Iron is an essential mineral that is critical for many biological functions in the body. It is needed for a number of complex processes like making the proteins hemoglobin and myoglobin. Hemoglobin is present in red blood cells, and carries oxygen from our lungs to our tissues, and myoglobin helps supply oxygen to our muscles.
Iron is also needed for proper immune function, and plays a role in activating enzymatic reactions needed for collagen synthesis and production of some neurotransmitters. It is also necessary for respiration and energy metabolism.
How Much Iron Do We Need?
According to the National Institute of Health (NIH), men over the age of 19 have a recommended daily allowance (RDA) of 8 mg of iron, whereas pre-menopausal women require over 18 mg of iron each day. After the age of 50, women have the same 8 mg requirement as men. Requirements are different for children under 18, as well as for pregnant or lactating women (1).
While plant-based (vegan) sources of iron aren’t as easily absorbed as in diets that include meat, that doesn’t mean that vegans can’t get enough iron in their day-to-day eating habits.
Heme iron (iron attached to heme proteins) comes from animal products, and non-heme iron (iron not attached to heme proteins) comes from plant foods. While heme iron is more readily absorbed by the body (7-35%) than non-heme iron (2-20%), there are many different facts that affect the absorbability rate (2).
For example, pairing iron-rich foods with foods that contain plenty of vitamin C and A will help improve the absorption of iron in the body. So combining spinach, tomatoes, lemon, oranges or strawberries (sounds like a delicious salad combination to me!) would be a great choice for optimal iron absorption. Foods that are high in vitamin A include things like sweet potatoes, mangoes, carrots, broccoli, peas, beets, peaches and lemons. Vitamin C is present in almost all citrus fruit, tomatoes, kale, red pepper, cauliflower, brussels sprouts, papaya and strawberries.
Try to avoid foods like red wine, black tea, coffee, and isolated soy products, as these food items decrease the ability of iron to absorb in the body.
Check out my smoothie recipes that help boost iron levels in the body!
Too Much Iron?
Is the average person consuming a Standard American Diet (SAD) getting too much iron? Since the body has no mechanism to rid itself of excess iron, it has evolved tightly to regulate its absorption (3). So, for example, when iron stores are low, iron absorption is boosted in the intestines, but when it is high, iron absorption is blocked. This mechanism only works for non-heme iron! Chronic consumption of iron-heavy heme foods like meat, eggs, and dairy, inundates the body with a surplus of heme iron, preventing the body from regulating its intake.
Consuming too much heme-iron (as most people consuming a SAD do), creates an environment where the intestines can no longer regulate iron influx, and the body becomes “iron toxic.” This can lead to scenarios like diabetes, gut disturbances, hair loss, reduced absorption of vitamin E, increased free radical production, liver disease and heart disease (4).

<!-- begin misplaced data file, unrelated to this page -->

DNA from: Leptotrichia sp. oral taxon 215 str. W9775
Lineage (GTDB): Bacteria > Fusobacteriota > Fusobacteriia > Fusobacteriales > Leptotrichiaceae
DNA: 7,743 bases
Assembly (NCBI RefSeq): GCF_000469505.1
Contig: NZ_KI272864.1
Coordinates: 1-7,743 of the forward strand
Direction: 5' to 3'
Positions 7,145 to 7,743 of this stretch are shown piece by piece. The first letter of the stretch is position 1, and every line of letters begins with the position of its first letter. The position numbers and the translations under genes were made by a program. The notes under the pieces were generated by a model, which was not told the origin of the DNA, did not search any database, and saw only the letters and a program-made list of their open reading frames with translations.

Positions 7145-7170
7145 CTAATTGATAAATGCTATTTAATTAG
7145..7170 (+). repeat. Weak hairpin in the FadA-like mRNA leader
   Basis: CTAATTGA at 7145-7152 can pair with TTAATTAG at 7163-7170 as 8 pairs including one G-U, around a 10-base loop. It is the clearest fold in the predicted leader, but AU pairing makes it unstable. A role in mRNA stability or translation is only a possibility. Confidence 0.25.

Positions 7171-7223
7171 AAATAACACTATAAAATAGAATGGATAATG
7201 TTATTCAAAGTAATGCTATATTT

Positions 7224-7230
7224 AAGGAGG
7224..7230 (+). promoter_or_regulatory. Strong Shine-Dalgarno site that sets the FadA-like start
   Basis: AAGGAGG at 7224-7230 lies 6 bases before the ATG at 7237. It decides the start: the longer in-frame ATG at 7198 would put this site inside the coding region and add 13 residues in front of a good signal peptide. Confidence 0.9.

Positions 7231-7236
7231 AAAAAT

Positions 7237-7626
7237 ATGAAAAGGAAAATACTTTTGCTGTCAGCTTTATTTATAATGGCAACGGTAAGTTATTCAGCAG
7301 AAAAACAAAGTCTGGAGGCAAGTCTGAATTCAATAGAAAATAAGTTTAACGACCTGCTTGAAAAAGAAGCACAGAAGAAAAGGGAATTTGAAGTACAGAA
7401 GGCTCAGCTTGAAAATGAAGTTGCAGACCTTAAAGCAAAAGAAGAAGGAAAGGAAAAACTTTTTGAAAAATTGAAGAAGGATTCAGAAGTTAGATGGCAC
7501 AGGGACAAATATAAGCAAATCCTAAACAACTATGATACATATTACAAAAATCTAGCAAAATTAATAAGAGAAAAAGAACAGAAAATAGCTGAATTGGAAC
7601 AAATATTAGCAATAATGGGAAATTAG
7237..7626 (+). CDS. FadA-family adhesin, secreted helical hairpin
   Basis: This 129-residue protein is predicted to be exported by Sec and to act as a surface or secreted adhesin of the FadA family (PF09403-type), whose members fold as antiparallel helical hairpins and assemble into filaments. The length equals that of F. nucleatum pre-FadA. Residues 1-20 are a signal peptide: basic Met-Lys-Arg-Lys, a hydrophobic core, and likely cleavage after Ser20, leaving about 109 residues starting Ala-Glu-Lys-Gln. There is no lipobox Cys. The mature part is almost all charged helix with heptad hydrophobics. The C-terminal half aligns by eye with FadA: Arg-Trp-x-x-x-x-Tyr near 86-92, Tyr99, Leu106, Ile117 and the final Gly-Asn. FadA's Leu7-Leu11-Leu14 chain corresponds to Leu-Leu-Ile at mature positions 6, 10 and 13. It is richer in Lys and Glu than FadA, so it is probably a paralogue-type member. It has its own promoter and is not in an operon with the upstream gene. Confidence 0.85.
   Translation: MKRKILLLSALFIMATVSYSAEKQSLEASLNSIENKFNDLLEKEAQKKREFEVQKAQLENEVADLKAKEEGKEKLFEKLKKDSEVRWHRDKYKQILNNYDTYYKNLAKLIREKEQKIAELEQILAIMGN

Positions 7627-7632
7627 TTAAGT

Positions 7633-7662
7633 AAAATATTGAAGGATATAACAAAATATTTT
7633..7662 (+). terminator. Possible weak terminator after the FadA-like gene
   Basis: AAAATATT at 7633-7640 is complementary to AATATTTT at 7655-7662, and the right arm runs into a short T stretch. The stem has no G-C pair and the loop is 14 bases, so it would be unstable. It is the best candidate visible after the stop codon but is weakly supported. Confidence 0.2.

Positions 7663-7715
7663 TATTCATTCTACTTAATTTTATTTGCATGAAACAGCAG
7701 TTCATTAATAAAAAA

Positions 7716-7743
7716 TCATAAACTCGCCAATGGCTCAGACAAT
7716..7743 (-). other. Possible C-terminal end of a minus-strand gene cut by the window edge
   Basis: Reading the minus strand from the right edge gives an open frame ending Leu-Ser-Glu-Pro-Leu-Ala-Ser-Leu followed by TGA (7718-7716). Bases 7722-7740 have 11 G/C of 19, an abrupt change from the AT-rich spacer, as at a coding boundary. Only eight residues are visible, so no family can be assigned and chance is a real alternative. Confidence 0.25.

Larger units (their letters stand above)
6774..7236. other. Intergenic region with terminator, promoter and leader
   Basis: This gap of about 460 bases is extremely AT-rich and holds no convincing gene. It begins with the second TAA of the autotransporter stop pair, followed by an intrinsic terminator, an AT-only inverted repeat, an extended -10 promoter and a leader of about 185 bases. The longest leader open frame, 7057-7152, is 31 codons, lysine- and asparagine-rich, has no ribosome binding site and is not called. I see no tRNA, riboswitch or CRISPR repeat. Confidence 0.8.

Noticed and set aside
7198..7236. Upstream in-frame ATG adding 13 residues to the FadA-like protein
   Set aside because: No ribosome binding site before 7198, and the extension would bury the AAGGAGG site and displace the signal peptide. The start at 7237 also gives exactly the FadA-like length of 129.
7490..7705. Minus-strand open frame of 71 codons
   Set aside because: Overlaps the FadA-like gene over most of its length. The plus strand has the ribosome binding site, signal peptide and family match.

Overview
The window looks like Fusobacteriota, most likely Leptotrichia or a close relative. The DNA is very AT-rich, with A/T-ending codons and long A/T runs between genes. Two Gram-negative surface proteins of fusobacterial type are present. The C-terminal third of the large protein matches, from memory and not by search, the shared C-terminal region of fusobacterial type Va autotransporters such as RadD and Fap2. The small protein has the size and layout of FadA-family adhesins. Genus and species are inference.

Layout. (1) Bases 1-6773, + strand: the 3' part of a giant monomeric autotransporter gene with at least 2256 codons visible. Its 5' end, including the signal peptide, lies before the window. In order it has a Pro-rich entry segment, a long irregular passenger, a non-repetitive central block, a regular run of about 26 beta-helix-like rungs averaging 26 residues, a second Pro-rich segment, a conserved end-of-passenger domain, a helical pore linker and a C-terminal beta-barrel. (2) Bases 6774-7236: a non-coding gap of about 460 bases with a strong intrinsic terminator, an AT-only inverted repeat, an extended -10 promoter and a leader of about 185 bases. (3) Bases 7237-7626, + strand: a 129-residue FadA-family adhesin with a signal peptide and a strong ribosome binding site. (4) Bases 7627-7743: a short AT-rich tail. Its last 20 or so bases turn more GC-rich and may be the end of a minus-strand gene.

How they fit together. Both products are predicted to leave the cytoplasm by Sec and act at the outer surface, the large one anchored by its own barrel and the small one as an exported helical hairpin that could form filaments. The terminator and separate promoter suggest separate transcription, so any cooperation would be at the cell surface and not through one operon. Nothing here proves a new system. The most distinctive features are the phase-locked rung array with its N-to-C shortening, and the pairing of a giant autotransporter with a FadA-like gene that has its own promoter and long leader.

15 Plant-Based Foods Rich in Non-Heme Iron
Here are 15 vegetables that are actually higher in iron than meat. For the purposes of this article, I’ll compare these foods to a 4-ounce serving of steak, which contains about 2.7 milligrams of iron. To put that into perspective, a 4-ounce serving is about half a cup.
Remember, non-heme iron can be regulated by the body, whereas heme iron can’t. If you’re vegan, try to aim for almost double your non-heme iron intake to ensure you’re getting enough. Don’t worry – it’s very easy to reach your daily limits with plant-based foods!
1. Sesame Seeds: A 4-ounce serving of sesame seeds contains 16.8mg of iron.
2. Morel Mushrooms: A 4-ounce serving of morel mushrooms contains 14mg of iron.
3. Kidney Beans: A 4-ounce serving of kidney beans contains around 9.4mg of iron.
4. Hemp Seeds: A 4-ounce serving of hemp seeds contains 9.14mg of iron.
5. Chia Seeds: A 4-ounce serving of chia seeds contains 8.8mg of iron.
6. Cashews: A 4-ounce serving of cashews contains around 7.6mg of iron.
7. Dill: A 4-ounce serving of fresh dill contains about 7.2mg of iron.
8. Parsley: A 4-ounce serving of parsley contains 7.13mg of iron.
9. Oats: A 4-ounce serving of oats contains 7mg of iron.
10. Spinach: A 4-ounce serving of cooked spinach contains around 4mg of iron.
11. Pumpkin Seeds: A 4-ounce serving of pumpkin seeds contains about 3.8mg of iron.
12. Lentils: A 4-ounce serving of lentils contains around 3.2mg of iron.
13. Dried Apricots: A 4-ounce serving of dried apricots contains 3.1mg of iron.
14. Sunflower Sprouts: A 4-ounce serving of sunflower sprouts contains 3mg of iron.
15. Persimmons: A 4-ounce serving of persimmons contains about 2.9mg of iron.